Thank god.

He was dressed in a grey body-suit with a superfluous-but-still-snazzy collar. I wish I was the kind of guy that could just throw out “Cool collar!” to an utter stranger, but the best I managed was a civil nod.

He took a seat at the bar, ordered a gin-and-tonic.

“So,” he said, in a strange scratchy voice, “What brings you to this godforsaken hole?”

Now I had just been thinking about what a creepy place this was, but “godforsaken hole” was a bit bombastic. It wasn’t as if there were acid tests going on at the tables or kids skinning themselves or anything. “Well,” I said, “It’s a little sterile... but it feels like God is here, somewhere.”

He gave me a guarded look.

“Maybe in the beer,” I said.

He went back to his drink.

“I’m here because I’m going to Octavia,” I said, picking up the thread.

He looked at me slowly. “Octavia, eh? It’d be a nice place, except for all the sea monkeys.”

I froze. My grandfather would use that slur, war vet that he was, but I’d never heard it from the mouth of someone my age.

“Not that I’ve been there, of course. Someone like me can’t afford to...” He made jerky hand movements meant to resemble carefree planethopping. “
about any time he wants. Some of us have to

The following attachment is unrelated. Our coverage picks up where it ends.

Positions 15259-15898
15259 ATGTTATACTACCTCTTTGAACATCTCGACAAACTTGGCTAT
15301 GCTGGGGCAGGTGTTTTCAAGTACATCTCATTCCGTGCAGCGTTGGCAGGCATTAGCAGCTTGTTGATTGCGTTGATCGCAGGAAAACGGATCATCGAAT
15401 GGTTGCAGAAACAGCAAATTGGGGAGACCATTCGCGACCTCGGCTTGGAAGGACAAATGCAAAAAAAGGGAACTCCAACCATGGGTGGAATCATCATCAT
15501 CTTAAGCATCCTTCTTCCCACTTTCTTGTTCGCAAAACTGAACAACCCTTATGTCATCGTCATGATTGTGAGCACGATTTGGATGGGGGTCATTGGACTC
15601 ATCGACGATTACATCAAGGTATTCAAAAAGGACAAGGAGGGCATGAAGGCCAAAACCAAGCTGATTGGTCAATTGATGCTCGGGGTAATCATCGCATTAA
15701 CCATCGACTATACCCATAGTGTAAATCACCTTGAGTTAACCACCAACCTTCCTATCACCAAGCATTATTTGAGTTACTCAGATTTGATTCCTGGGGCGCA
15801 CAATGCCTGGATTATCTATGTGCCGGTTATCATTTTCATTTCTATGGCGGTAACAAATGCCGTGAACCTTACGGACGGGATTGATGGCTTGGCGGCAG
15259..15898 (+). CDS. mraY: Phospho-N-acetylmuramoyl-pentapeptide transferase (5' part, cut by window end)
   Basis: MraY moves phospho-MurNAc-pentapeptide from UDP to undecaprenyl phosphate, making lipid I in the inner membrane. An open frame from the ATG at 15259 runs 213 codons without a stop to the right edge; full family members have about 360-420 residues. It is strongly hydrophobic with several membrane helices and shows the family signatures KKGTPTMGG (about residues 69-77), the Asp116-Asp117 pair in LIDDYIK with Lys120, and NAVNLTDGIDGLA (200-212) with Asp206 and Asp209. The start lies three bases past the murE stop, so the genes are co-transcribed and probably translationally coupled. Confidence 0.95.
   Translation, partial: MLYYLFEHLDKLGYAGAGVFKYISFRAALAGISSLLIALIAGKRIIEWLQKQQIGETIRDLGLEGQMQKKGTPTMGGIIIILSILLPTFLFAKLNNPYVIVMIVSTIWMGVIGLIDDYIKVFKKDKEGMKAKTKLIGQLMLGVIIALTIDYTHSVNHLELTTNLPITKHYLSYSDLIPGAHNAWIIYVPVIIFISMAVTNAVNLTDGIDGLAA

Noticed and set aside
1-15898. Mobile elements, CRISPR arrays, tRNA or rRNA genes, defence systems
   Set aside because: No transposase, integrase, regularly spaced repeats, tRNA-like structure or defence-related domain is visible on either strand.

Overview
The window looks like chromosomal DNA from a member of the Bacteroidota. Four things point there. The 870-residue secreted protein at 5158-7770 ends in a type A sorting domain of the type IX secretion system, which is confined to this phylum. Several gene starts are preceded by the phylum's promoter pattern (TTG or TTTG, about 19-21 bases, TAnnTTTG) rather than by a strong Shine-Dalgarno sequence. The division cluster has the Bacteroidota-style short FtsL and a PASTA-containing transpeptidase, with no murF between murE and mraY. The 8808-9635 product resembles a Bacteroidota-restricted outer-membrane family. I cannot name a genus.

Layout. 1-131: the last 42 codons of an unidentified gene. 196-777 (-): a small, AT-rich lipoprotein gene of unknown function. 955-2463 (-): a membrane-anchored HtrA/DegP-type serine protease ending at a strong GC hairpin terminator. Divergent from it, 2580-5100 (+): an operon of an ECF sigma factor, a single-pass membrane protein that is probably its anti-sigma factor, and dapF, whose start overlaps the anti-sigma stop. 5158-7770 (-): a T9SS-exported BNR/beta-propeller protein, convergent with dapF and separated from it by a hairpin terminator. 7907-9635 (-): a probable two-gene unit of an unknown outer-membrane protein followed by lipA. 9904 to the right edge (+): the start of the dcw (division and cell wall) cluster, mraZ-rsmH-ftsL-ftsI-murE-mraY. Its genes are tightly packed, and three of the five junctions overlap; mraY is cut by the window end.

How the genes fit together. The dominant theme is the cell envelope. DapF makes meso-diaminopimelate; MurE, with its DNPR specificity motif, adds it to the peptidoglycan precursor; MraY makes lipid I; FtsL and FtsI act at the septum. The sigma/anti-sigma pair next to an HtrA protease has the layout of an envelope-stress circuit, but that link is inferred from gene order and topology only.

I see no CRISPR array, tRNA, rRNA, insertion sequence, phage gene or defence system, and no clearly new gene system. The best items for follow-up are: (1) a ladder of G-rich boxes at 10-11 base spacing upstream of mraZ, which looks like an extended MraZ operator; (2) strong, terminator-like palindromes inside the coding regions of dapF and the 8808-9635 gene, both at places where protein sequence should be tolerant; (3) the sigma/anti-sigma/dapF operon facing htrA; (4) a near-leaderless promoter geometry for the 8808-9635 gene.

for a living.”

I guessed he was a driver or worker at the spaceport. And he had a point. Anyone without money or a university education couldn’t hope to leave Earth. All they could hope for was some lame vacation someplace like Barcelona or Tokyo, while the privileged class got to go ring surfing, or swim in the molten core of a star...

But the bud of sympathy quickly withered.

“Not that I’d go to that fucking... hole. You must be fucked, buddy.”

I shrugged. Oh well, there goes civility. “You seem to know a lot about a place you’ve never been to,” I said, speaking with a mildness I didn’t feel.

“Oh, I know. I know enough. Robot, another for this poor jackass. On me.”

I debated whether it was worth it as the charliebot was filling my glass. I checked the time. Still had a while.

Looking at the charliebot made me think about the free beer I’d just scammed. “Heh, you know if you ...”

I stopped when I saw the way his eyes were locked on the glass in front of him, hovering but going nowhere. I waited to see if he would prompt me to continue and when he didn’t I started to see how quickly I could drink my drink without being completely obvious about it.

Pretty quickly, it turned out, but not quickly enough.

His head swung towards me as if on a hinge. “I know enough. I had something going with one of those cold fish once.”

I nodded. Lifted my glass.

digital romance
is what they call it,” he said, his face rippling with scorn.

I knew this was going to get nasty. “Remote” is what they actually called it; “digital” had less pleasant connotations.

“So fucking high and mighty.” He pulled at the collar I had admired earlier.

Lifted my glass.

“All that bullshit about mating.”

Thought it might have had something to do with that. What a prick.

“Frigid sea monkey bitch. She had some problems all right. She —”

“Sounds like you’re the one with the problems.”

He looked at me. Nothing in his eyes. I stared him down.

He looked back at his drink. Shrugged a little. “You’ll see. Fuck.”